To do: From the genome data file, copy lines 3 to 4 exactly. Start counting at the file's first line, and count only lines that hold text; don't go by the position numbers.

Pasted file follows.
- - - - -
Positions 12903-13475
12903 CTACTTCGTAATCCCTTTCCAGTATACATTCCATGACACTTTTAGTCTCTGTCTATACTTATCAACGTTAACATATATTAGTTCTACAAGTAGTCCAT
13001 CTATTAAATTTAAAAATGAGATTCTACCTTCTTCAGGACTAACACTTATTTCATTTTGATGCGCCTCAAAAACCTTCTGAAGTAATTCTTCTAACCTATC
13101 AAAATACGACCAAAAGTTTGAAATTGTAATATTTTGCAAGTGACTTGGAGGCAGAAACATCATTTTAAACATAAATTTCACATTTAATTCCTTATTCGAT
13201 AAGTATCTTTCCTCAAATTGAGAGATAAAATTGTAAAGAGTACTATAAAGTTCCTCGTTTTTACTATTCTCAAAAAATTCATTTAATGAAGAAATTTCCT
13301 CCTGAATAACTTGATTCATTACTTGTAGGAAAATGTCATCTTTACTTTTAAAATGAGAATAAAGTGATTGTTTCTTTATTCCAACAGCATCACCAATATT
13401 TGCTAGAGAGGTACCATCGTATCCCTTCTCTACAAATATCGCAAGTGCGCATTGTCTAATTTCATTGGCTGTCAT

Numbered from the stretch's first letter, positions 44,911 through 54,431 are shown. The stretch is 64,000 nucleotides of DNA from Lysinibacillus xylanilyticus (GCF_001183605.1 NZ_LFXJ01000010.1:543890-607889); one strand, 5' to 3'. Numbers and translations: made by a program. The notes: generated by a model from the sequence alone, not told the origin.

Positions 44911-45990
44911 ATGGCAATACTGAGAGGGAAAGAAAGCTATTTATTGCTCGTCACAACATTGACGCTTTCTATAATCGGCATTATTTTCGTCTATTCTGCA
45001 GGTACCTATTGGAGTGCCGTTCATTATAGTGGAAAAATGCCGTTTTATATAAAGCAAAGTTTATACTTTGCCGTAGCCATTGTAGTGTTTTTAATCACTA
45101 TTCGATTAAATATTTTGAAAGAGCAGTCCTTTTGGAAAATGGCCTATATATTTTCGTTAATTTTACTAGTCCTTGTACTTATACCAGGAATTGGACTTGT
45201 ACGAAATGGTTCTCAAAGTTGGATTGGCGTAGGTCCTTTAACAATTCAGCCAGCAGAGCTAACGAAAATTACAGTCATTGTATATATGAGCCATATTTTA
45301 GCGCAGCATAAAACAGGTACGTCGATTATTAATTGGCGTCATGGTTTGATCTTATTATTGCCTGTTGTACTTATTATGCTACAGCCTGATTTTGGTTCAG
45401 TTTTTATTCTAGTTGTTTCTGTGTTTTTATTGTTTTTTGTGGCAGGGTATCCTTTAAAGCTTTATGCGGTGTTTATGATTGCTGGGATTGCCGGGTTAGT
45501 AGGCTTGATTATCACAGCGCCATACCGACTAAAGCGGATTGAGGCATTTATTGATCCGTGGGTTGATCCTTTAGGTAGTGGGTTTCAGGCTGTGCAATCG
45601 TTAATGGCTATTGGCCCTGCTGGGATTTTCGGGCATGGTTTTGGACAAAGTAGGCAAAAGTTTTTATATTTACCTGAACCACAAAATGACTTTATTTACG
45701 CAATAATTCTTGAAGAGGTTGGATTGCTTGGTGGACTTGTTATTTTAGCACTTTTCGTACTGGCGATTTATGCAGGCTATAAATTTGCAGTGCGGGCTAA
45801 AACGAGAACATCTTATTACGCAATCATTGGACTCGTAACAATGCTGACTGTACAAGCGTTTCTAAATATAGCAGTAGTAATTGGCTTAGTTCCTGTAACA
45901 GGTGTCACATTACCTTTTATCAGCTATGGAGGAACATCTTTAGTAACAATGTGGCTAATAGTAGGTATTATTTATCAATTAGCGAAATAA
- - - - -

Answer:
13001 CTATTAAATTTAAAAATGAGATTCTACCTTCTTCAGGACTAACACTTATTTCATTTTGATGCGCCTCAAAAACCTTCTGAAGTAATTCTTCTAACCTATC
13101 AAAATACGACCAAAAGTTTGAAATTGTAATATTTTGCAAGTGACTTGGAGGCAGAAACATCATTTTAAACATAAATTTCACATTTAATTCCTTATTCGAT